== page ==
A Long Finish

by Michael Dibdin

Paperback, 2000




Vintage Crime/Black Lizard (2000), 272 pages


In Aurelio Zen, officer of the Italian Criminalpol, Michael Dibdin has created one of the most intriguing and addictive detectives in contemporary crime fiction. Now he returns in "A Long Finish, " driven by a steely instinct for self-preservation coupled with a love of good food and wine. Zen is back in Rome, meeting with a world-famous film director at the instruction of his superiors. In the privacy of a remarkably well-stocked wine cellar, the director convinces Zen to arrange for the release of the scion of an important wine-growing family, who has been jailed for the murder of his own father. It's a puzzle of envy, love, greed, and pride, accompanied by heaping plates of pasta covered with generous shavings of white truffle, and bottomless glasses of the best local wine. It is the perfect challenge for Zen -- and a perfect read for his fans.… (more)

User reviews

LibraryThing member abbottthomas
This is the first Aurelio Zen book I have read. I bought it after watching, and greatly enjoying, the new BBC mini series with Rufus Sewell in the name part. Sewell did it so well that I found this book rather a disappointment. This Zen, admittedly older than in the televised stories, is rather more like Maigret (without the wife). Definitely middle aged and a bit stuffy despite showing a willingness to break rules and cut corners when he thinks he's right. We are treated to some personal angst arising from difficult relationships in the past and leading to somnambulism. Brief (very) psychotherapy from the local doctor - also a prince, pot smoker, harpsichord virtuoso and lover of much younger women - only leads him to a improbable decision about personal family ties.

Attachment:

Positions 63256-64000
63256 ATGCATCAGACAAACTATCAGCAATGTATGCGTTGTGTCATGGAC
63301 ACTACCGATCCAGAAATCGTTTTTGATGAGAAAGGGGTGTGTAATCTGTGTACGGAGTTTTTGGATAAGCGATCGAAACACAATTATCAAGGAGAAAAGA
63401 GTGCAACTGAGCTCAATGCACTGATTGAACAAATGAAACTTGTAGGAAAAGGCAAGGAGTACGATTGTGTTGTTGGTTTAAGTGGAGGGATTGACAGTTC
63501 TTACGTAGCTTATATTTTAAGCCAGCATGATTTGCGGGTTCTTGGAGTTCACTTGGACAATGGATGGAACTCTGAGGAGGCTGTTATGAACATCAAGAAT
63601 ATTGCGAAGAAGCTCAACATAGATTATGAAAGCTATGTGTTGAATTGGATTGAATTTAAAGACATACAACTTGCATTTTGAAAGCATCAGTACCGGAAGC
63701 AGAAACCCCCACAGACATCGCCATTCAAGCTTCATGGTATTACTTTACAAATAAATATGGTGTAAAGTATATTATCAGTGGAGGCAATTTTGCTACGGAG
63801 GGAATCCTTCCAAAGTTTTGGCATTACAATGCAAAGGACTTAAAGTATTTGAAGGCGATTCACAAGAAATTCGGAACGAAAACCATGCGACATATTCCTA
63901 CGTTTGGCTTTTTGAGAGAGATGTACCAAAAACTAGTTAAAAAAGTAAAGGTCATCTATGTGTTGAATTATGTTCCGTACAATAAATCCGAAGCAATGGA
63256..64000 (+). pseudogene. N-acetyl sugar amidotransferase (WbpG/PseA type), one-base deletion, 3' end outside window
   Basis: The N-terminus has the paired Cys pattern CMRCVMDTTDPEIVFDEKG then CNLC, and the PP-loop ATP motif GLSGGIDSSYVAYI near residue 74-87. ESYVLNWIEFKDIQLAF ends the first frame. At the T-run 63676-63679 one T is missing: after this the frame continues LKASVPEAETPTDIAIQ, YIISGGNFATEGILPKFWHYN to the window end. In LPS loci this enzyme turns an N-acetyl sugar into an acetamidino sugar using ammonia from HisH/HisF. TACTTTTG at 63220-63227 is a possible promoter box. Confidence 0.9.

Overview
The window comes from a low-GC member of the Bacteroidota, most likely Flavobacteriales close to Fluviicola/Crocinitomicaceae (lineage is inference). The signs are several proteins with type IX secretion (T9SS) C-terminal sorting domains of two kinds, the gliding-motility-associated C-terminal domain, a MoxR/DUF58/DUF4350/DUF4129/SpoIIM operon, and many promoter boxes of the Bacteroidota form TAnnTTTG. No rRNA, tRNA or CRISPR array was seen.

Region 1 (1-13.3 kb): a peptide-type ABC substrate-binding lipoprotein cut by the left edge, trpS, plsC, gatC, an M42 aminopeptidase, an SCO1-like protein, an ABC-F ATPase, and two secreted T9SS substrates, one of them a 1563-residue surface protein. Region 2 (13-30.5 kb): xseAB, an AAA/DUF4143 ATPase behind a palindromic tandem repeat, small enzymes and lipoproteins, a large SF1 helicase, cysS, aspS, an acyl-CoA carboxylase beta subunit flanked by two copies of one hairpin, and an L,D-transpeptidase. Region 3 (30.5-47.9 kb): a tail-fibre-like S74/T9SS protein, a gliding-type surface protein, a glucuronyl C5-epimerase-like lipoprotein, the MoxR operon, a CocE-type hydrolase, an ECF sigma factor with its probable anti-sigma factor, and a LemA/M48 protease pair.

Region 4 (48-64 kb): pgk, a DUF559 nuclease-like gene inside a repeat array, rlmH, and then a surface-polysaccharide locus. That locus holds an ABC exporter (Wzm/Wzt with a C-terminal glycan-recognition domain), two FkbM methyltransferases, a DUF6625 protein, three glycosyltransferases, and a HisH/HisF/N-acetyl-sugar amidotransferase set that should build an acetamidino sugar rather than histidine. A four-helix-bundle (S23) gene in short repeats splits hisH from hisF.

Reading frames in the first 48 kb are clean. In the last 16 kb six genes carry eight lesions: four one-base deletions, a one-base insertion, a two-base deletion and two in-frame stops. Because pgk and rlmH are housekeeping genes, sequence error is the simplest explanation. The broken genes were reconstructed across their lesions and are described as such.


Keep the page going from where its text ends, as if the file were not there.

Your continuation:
The atmosphere sounds authentic and the author had expert help in getting the details of Piedmontese viticulture right. The scent of the white truffle oozes from the pages. The killings are brutal and rural and the resolution is obscure untill the end although there is a very obvious clue to the identity of the guiilty party about a third of the way through the book.
I think I will meet up with Zen again, even if only for the descriptions of Italy.
… (more)
LibraryThing member JRexV
Good book. Classic detective novel set in rural Italy. I picked it up to read before our trip to Italy because it is set in the same area we were visiting.
LibraryThing member leslie.98
I didn't care for this 6th entry in the Aurelio Zen series very much. Zen himself seemed to be floundering and he never figured out the true story even when he was close to it... Dibdin also basically tells the reader who the culprit was fairly early.


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